Screen Shot 2018-08-30 at 8.31.30 AM.png

Philadelphia's independent voice
for film criticism.

Chick Habit: Why <I>Death Proof, Moonrise Kingdom</I>, and <I>A Simple Favor</I> all use 60s French Pop

Chick Habit: Why Death Proof, Moonrise Kingdom, and A Simple Favor all use 60s French Pop

You should be proud of me for not titling this post “The Divine Secrets of the Yé-yé Sisterhood.” Really, because I absolutely considered it for more than a few minutes. But I also didn’t know what Yé-yé was before researching for this piece, since I never realized that ‘female-sung French pop from the 1960s’ had a shorter name.

Yé-yé supposedly comes from changing the English “yeah! yeah!” into French, heavily inspired by The Beatles and other British Invasion acts. The combination of French patriotism for supporting music from their home country with the fashion and style of young women at the time merged to make yé-yé a phenomenon, albeit a camp one.

There have been a few films in the past 10 years that have used yé-yé music in interesting ways, which is something that stood out after seeing Paul Feig’s newest film, A Simple Favor.

The first time I took notice to this kind of music when Quentin Tarantino used April March’s Anglicized cover of "Laisse tomber les filles,” called “Chick Habit” over the end credits of his underrated 2007 film Death Proof:

Scene:

Full song:

After seeing Grindhouse in the theater and immediately downloading the best soundtrack of Tarantino’s career to date, I was entranced by this song, both the version above and March’s cover in the original language.

Tarantino uses this 1995 version of the song as an exclamation point to highlight the revenge of the girls after they pull Kurt Russell’s misogynist murderer Stuntman Mike from his car and unleash a violent beating on him. The campy nature of the song is juxtaposed both by March’s altered, more aggressive lyrics and by the violence performed by the characters in the final scene of the film.

Almost every use of yé-yé seems to employ juxtaposition, which is inherent in many of the songs themselves. Yé-yé is bubblegum, campy pop, but there is a built in sense of innuendo from the (mostly male songwriters) contrasting with the age of the singers. In Death Proof, “Chick Habit” turns that back on itself, and celebrates the women’s power in a mostly non-objectified way (not the copious ass shot as the girls walk to Mike’s car–Tarantino is having it both ways in this film). But what I love about his choice to use March’s cover the original is that it emphasizes her take on the song having a more power-pop, riot grrl sensibility.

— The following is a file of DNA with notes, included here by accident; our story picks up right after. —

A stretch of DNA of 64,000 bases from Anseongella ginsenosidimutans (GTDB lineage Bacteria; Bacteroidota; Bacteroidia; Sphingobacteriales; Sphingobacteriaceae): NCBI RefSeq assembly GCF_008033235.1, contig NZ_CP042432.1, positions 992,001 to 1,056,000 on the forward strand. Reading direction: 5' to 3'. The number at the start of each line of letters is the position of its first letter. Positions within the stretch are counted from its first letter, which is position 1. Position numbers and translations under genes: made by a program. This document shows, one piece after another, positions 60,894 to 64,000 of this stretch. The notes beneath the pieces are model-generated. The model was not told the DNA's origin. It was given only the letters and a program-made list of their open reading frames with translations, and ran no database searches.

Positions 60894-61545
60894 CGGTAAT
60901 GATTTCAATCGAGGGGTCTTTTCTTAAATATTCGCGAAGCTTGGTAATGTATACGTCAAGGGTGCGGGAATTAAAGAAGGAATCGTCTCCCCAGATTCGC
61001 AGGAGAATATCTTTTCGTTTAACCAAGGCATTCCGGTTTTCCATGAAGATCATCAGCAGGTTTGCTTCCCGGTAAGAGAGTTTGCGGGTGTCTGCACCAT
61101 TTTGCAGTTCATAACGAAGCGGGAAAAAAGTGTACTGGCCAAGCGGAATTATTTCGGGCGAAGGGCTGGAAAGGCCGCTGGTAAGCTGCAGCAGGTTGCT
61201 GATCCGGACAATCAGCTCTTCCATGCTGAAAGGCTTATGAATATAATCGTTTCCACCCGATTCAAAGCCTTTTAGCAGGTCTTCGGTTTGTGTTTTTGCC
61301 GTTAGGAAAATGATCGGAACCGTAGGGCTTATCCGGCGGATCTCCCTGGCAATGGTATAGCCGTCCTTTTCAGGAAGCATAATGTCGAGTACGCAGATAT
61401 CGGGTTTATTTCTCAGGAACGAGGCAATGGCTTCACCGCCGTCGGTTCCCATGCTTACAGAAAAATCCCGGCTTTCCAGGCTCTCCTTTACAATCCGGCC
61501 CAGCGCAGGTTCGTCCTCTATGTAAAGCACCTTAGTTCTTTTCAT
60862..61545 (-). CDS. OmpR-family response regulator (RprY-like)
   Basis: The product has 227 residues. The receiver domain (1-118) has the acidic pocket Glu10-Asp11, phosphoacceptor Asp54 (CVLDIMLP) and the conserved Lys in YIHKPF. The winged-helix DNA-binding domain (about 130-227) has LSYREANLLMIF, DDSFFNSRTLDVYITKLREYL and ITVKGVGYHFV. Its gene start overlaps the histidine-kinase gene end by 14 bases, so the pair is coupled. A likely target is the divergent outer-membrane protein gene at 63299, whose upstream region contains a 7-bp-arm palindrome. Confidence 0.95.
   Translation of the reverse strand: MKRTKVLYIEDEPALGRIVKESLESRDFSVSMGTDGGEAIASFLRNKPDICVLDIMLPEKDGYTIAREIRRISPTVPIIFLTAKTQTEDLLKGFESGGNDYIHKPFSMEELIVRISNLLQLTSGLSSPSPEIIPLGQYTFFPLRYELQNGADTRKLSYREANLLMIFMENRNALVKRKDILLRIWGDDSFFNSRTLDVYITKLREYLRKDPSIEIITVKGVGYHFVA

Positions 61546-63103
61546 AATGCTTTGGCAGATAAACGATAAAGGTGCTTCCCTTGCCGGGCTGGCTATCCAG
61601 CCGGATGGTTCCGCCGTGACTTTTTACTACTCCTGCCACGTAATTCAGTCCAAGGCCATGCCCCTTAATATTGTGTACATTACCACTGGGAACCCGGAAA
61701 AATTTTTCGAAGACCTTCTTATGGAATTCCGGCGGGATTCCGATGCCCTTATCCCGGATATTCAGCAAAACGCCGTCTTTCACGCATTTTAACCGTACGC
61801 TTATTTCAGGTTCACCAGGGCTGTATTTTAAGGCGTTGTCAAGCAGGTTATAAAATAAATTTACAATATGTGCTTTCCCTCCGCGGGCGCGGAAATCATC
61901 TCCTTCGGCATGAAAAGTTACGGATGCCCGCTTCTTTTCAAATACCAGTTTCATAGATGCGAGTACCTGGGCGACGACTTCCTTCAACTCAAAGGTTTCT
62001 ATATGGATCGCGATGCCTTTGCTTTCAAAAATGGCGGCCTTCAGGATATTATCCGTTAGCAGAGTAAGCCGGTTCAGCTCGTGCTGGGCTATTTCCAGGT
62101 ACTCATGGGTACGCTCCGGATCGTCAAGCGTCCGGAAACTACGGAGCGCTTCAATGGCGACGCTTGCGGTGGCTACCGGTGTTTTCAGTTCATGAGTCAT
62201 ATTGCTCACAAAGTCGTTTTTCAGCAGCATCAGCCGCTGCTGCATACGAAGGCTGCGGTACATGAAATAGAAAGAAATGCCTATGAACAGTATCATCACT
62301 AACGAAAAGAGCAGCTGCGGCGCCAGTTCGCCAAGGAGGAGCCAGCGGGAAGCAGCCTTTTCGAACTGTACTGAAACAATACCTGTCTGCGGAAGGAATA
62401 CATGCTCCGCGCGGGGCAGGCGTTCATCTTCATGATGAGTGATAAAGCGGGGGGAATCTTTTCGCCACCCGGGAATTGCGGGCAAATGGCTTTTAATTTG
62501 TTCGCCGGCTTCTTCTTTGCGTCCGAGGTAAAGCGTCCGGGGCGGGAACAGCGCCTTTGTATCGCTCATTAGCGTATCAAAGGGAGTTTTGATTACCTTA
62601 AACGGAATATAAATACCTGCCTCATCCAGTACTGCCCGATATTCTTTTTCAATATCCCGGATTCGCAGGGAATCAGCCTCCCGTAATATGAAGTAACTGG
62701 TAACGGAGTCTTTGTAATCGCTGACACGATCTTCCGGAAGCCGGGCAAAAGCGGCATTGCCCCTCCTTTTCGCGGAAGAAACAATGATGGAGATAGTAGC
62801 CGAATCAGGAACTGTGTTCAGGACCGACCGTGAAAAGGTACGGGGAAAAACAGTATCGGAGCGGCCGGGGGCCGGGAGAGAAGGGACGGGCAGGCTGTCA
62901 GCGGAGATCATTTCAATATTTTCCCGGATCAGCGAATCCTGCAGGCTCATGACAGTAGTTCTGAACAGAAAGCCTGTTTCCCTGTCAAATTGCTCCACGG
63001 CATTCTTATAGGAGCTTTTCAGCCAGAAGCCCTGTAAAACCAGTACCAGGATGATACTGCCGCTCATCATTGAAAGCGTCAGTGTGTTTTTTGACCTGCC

This is very different from Wes Anderson’s use of yé-yé in the musically eclectic Moonrise Kingdom. While much of the film is set to Alexandre Desplat’s original score and Benjamin Britten’s classical pieces, the use of Françoise Hardy’s “les temps de l'amour” stands out as a choice because it is music chosen by one of the lead characters, Suzy Bishop (Kara Hayward). She plays it on the beach for her and Sam (Jared Gilman) to dance to:

Anderson’s use of this song is closest to that of its original circumstances, but again focuses on how a woman might react to the song, rather than a man. From the lyrics, Hardy is seemingly making a statement about her own life, on her own terms. This despite that the song was written by older men and the lyrics refer to the singer being twenty as a time in the past, while Hardy was only 18 when the song was released.

For Suzy, the song is a statement of self, music that she might like separate from the rest of her family, especially since it is contemporary (the song was released in 1962 and film takes place in ‘65). And as Hardy sings words beyond her years in the song, Suzy Bishop is trying to act more mature than her twelve years, especially in this scene. She is a child aspiring to adolescence, while Hardy is an adolescent reminiscing about an adulthood she has yet to experience.

Paul Feig’s A Simple Favor is the most recent example, and the director uses a few different songs in the yé-yé style to evoke a few different moods over the course of the film. First, Françoise Hardy’s “Comment te dire adieu” is used to represent how Blake Lively’s Emily appears to Anna Kendrick’s Stephanie when they first meet. More exotic, worldly, and sexy than Stephanie’s patterned-dress Mommy vlogger lifestyle (the translated title is “How to Say Goodbye to You” which is also a fun little meta-joke).

Minor spoilers for A Simple Favor in the following paragraph.

Later, the soundtrack uses the dreamy pop of Brigitte Bardot’s “La Madrague” and “Une Historie de plage” to evoke the dream-like state that occurs between Stephanie and Sean in the middle section of the film. But then it swerves into Bardot’s swirling “Bonnie and Clyde,” not only a song not only about criminals, but the song even sounds much more sinister.

End spoilers.

Yé-yé French pop has a distinct sound, and all three of these filmmakers used that style to imbue their films with specific feelings that inform us about the characters within each scene. I look forward to discovering even more yé-yé on screen in the future!

<i>JFK</i> Provided An Itch That Must Forever Be Scratched

JFK Provided An Itch That Must Forever Be Scratched

Why <I>Eternal Sunshine of the Spotless Mind</I> Is My Most Personal Film

Why Eternal Sunshine of the Spotless Mind Is My Most Personal Film